Incident Of The Week: Oregon DHS Target Of Phishing Attack

Nine employees phished causing data breach of 645,000 clients

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A cyber attack that originally dates back to January was determined to be a targeted spear-phishing campaign, where nine Oregon Department of Human Services employees fell victim to emails compromising an estimated 350,000 patients. While the data breach was still under investigation by a third-party security team, it was not yet determine the exact number of patients impacted by the incident.

This week, it has been reported that the Oregon DHS recently began notifying about 645,000 clients that their personal data was potentially breached during this phishing attack. Nine employees fell for the email campaign providing their user credentials, giving hackers full access to more than 2 million emails.

PHI Involved In Cyber Attack

It took the Oregon DHS and Department of Administrative Services Enterprise Security Office approximately three weeks to detect the problems, which were reported by some of the nine employees involved with the malicious emails. Officials immediately reset passwords to stop unauthorized access and remote access.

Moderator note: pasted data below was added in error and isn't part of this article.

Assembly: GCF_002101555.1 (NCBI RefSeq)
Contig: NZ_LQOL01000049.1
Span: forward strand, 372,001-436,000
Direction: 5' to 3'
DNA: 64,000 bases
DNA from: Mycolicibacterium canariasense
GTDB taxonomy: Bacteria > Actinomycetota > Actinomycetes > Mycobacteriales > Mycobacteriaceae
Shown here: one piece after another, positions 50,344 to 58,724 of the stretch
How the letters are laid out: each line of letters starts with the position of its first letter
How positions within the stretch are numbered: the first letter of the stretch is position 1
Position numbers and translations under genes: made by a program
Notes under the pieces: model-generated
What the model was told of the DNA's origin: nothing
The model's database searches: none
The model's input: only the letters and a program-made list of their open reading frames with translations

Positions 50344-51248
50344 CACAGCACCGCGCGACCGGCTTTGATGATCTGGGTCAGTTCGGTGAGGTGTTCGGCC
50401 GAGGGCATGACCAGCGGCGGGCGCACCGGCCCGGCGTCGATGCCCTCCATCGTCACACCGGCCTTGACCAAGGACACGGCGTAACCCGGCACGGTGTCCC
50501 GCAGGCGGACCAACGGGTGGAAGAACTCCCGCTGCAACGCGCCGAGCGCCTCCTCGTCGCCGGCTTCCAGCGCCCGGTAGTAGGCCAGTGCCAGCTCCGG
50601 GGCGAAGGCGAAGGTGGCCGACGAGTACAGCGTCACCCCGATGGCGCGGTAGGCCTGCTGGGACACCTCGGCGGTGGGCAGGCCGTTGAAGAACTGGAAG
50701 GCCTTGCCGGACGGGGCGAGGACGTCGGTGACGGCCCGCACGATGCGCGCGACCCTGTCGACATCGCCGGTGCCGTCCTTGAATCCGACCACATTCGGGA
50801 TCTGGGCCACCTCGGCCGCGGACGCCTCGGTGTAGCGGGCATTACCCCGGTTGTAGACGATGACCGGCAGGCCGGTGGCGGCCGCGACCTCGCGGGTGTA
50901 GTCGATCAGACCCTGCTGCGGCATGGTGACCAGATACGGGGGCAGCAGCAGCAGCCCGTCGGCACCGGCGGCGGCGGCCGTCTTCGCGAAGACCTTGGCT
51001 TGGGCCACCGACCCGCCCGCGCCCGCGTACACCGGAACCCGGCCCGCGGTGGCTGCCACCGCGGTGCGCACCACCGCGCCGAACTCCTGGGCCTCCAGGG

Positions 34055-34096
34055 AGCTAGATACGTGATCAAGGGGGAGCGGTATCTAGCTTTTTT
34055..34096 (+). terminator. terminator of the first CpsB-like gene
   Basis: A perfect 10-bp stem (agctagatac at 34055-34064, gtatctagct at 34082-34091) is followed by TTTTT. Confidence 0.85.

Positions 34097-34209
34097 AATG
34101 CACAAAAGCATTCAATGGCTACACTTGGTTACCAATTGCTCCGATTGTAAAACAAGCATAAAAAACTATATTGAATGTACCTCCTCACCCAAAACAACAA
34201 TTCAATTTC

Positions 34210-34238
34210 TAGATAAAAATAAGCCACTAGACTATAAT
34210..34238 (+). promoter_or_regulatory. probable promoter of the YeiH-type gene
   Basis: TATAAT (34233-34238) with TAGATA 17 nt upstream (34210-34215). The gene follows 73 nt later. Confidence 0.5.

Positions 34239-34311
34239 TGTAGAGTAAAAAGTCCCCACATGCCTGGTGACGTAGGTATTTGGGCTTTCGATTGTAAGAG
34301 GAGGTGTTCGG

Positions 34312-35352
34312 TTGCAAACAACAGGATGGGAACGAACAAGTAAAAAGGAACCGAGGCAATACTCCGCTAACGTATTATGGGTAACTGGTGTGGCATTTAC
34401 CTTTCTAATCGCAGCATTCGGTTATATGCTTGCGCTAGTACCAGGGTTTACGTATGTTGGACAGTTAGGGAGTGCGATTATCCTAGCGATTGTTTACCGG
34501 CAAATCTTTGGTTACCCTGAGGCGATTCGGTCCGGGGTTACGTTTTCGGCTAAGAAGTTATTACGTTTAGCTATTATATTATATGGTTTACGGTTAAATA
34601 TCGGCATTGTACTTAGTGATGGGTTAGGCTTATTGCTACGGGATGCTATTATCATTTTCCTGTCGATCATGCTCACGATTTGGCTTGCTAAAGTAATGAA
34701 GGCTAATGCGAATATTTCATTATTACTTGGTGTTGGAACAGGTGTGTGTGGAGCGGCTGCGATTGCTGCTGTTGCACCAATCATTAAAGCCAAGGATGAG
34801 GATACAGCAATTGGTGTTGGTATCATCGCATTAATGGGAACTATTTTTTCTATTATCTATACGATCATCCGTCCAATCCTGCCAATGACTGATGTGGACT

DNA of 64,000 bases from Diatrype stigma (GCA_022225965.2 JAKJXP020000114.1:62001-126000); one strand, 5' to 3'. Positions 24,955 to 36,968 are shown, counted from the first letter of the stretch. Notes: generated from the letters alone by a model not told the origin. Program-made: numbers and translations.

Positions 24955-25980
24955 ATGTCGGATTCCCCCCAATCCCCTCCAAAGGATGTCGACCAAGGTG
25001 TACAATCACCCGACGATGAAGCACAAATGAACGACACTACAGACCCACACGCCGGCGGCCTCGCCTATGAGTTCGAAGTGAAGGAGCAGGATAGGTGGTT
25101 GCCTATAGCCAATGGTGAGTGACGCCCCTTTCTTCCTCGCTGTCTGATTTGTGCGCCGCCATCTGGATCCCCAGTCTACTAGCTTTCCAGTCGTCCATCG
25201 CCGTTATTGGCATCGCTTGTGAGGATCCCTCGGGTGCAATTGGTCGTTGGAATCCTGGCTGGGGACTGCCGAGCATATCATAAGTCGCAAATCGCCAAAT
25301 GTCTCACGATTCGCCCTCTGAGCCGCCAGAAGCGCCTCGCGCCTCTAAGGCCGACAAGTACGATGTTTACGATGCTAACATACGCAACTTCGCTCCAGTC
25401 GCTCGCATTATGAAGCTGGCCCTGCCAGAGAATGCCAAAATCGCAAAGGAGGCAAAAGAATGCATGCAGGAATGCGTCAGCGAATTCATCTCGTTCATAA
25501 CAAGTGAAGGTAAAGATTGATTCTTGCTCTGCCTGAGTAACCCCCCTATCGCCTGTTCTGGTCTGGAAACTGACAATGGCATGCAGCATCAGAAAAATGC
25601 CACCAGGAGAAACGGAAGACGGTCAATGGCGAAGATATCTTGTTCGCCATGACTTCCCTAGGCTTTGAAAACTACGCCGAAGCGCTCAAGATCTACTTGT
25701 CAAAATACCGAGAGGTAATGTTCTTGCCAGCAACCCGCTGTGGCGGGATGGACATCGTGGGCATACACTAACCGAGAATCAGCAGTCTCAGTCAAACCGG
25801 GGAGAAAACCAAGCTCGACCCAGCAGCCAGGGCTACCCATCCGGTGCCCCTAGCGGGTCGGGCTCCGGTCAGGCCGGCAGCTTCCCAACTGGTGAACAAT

See Related: “Healthcare CISO Explores A Recent Outbreak Of Breaches

On March 21, the Oregon DHS posted an update on the breach, but just started notifying the increased number of patients involved on June 19. While it was also reported that there was no malware installed on the network, and no other email accounts compromised, hackers had access to the accounts for 19 days – giving them access to patient data, case numbers, Social Security numbers and other protected health information.

In Minnesota in 2018, the DHS also experienced a phishing attack that breached data for months before it was detected. It was later determined that lack of staffing and resources made the attacks tough to detect, making government agencies a major target for hackers.

How To Detect A Phishing Attack

The most common phishing emails incorporate two elements: a sense of urgency or a request for help. This could mean an email saying that an invoice was overdue, or an email purporting to be from a colleague asking for help on a project at work.

Some phishing emails are so clever IT professionals have been duped as well. Enterprises can reduce the likelihood of a successful phishing attack through ongoing employee education and phishing-filtering software. They should also reduce the impact to the organization of a successful attack through endpoint protection, two-factor (or multi-factor) authentication, security patches, and changing passwords regularly.

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